*** The “real” age of Marvel Universe persons is frequently altered by the powers or mutations of individuals,non-Euclidean time, cryogenics, magic, biochemical solutions, alternative dimensions, radiation, cloning and resurrection. The 20-29 year old age range was chosen as the most appropriate range comparison for the apparent physical age of most adult Marvel characters. This makes for a conservative comparison to older characters, since BMI tends to increase with age.
Table 1.1 shows the mean height of Marvel women is 172.72 cm, (5’8″) with a standard deviation of 4.86. The mean weight of Marvel women is 57.7 kg (127 lbs) with a standard deviation of 5.2.
The mean BMI of Marvel women is 19.33, with a standard deviation of 1.33.
Table 1.2 shows the mean height of Marvel men is 183 cm (6″) with a standard deviation of 6.6. The mean weight of Marvel men is 85.3 kg (188 lbs), with a standard deviation of 14.3.
The mean BMI of Marvel men is 25.5, with a standard deviation of 2.7.
Table 2 shows that the comparative BMI indicates that 28% of Marvel women are underweight, compared to 0% of Marvel men. 72% of Marvel women are in the normal BMI range, and 0% are in the overweight or obese ranges. 56% of Marvel men are in the normal BMI range, 40% in the overweight range, and 4% in the obese range.
Figure 1: Comparing the BMI distributions of Marvel comics characters and United States citizens. Height and weight data for comic characters was collected from the Marvel comics website with n = 25 for either sex. BMI data for United States citizens from NHANES, collected between 1999 and 2002, with n = 585 for males and 712 for females. These graphs assume a normal distribution about the sample mean.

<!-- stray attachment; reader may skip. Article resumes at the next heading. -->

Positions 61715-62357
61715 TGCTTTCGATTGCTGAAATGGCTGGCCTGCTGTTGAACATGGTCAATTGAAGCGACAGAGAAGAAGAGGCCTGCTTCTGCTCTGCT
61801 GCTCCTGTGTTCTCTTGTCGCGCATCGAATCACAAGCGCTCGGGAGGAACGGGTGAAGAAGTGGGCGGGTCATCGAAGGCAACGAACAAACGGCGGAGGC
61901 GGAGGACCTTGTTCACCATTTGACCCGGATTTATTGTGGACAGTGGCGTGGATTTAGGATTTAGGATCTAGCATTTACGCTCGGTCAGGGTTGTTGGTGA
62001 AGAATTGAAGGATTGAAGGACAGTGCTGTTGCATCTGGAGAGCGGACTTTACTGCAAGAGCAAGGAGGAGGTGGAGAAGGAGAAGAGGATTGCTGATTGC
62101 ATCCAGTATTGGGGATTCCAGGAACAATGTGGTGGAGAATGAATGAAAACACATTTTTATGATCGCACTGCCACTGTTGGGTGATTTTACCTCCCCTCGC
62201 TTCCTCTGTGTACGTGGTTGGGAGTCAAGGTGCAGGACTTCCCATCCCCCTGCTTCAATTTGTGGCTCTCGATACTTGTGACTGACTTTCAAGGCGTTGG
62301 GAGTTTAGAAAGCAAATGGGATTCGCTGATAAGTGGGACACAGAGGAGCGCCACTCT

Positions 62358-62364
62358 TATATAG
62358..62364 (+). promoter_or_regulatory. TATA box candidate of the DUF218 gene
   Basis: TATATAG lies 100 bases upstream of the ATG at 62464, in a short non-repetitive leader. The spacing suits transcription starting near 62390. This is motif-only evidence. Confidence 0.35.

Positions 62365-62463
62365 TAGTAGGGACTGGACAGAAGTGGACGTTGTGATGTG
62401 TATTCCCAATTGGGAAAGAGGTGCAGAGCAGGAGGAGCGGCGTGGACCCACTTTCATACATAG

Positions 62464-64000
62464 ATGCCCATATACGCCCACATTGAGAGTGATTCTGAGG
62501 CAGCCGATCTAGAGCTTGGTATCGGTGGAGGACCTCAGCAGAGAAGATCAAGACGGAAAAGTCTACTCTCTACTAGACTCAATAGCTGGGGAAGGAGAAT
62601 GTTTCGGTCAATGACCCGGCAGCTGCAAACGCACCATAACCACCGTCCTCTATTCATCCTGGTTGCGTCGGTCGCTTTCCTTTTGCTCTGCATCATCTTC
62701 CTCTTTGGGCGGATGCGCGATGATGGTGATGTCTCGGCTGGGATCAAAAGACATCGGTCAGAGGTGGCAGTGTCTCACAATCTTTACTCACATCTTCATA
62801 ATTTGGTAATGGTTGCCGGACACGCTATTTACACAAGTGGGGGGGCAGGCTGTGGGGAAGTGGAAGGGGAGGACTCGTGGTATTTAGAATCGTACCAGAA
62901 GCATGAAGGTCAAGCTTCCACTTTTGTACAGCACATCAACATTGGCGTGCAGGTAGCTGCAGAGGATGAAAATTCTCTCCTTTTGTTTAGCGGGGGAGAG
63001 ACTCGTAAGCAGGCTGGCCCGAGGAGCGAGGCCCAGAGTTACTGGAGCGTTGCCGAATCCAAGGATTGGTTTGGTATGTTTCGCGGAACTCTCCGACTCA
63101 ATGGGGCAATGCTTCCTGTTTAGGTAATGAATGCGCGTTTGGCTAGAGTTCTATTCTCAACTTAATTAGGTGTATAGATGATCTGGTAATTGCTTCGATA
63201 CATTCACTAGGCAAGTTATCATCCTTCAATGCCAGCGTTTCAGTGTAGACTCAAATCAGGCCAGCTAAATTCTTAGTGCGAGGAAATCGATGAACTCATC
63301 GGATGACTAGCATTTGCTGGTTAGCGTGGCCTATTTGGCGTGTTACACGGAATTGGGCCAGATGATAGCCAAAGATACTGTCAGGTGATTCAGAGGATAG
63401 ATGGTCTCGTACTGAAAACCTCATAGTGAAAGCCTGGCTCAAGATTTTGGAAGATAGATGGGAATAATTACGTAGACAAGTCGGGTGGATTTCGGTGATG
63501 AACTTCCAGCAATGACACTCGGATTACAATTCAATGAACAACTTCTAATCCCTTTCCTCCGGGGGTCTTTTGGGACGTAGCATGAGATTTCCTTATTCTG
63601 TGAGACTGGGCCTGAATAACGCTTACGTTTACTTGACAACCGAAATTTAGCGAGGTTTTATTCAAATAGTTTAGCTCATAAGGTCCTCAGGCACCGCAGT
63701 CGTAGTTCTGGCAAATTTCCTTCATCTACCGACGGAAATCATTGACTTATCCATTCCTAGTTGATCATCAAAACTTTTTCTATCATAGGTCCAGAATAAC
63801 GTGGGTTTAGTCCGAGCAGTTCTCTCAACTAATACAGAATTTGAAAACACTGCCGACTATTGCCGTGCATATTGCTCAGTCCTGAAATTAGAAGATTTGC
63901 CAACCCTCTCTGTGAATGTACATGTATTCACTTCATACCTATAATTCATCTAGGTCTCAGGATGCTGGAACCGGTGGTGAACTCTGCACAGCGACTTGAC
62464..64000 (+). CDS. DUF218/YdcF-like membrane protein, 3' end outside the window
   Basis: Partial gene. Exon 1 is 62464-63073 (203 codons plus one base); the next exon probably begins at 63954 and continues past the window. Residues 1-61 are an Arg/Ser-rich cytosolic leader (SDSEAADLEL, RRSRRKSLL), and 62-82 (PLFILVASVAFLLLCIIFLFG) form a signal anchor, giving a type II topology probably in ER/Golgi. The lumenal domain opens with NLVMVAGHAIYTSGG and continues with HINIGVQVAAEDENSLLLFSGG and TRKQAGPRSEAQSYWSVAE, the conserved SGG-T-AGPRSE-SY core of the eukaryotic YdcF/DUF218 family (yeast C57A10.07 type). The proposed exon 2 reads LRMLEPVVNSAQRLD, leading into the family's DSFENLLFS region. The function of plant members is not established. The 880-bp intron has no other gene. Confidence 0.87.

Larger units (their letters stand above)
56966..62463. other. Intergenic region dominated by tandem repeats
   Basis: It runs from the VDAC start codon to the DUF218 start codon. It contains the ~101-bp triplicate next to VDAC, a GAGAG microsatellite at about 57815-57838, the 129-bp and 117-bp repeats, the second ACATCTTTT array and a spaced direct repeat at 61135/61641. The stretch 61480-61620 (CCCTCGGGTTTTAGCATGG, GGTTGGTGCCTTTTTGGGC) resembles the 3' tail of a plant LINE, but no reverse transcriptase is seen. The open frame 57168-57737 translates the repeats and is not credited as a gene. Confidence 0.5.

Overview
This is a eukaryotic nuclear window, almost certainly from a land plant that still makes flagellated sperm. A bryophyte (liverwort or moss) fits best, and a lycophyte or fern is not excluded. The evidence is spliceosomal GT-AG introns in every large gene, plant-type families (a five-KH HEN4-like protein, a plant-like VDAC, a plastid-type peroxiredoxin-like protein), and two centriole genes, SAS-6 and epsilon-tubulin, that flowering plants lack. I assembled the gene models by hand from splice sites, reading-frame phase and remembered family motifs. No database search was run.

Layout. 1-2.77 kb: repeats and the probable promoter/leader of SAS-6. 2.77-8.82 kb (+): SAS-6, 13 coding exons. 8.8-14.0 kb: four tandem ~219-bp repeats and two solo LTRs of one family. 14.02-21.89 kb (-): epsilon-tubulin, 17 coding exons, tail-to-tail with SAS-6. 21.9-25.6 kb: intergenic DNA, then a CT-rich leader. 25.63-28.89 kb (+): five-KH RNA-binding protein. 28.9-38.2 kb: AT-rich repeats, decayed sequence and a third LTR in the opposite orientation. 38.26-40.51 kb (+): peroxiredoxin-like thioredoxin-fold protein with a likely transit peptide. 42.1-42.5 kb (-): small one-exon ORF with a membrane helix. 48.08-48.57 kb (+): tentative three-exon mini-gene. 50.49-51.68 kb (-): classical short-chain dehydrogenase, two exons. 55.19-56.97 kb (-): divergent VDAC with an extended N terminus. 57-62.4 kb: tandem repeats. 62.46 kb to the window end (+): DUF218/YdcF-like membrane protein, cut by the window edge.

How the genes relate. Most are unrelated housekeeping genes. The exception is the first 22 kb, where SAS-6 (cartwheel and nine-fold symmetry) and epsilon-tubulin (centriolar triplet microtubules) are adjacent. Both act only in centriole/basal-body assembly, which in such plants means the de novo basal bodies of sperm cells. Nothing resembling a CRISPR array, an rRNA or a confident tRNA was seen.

The BMI range of Marvel women is much less varied than that of all other groups and tends to the low end of the “normal” BMI range. This result is surprising, considering that many of the women sampled are martial artists or extremely capable physically and should, if anything, have a BMI that indicates a higher body fat level than is actually present.
The BMI range of Marvel men is more varied and tends to just over the upper limit of the “normal” BMI range. However, it is still less varied than that of the “real world” male and female groups.
We stress that given the physical and biological vagaries of the Marvel Universe and the relatively small sample sizes involved, these results are not conclusive. Data comparing male and female athletes from both world might provide more accurate comparative results, and we suggest this as a point for further research.
However, advance data indicates that Marvel women are portrayed as having a disturbingly low BMI compared to the healthy BMI range of their male counterparts. Furthermore, the range of body types expressed by Marvel women is surprisingly small. The distribution of BMIs in Figure 1 is by far the sharpest, with little variation from the mean compared to Marvel men, and far less variation than we see in actual men and women. This is true to a lesser extent for males in the Marvel universe as well.
The Marvel male is predisposed to be on the heavy side of healthy, which can be explained by the increased muscle mass of intense physical acitvity. The average Marvel female is approaching underweight despite a presumably active lifestyle. This may corroborate sociological and literary observations that in the Marvel Universe, women must fulfil criteria for being attractive by Western standards before fulfilling the criteria of biological realism.
(2) Ogden CL, Fryar CD, Caroll MD, FlegalKM. Mean body weight, height, and body mass index, United States 1960-2002.NHANES Advance Data No. 347: October 2004.
|Janet Van Dyme||64||162.56||110||50.00||18.92|
|Angela Del Toro||68||172.72||125||56.82||19.05|
|Name||Height (inches)||Height(cm)||Weight (lbs)||Weight(kg)||BMI|
|Jonah J. Jameson||71||180.34||181||82.27||25.30|
|Victor Von Doom||74||187.96||225||102.27||28.95|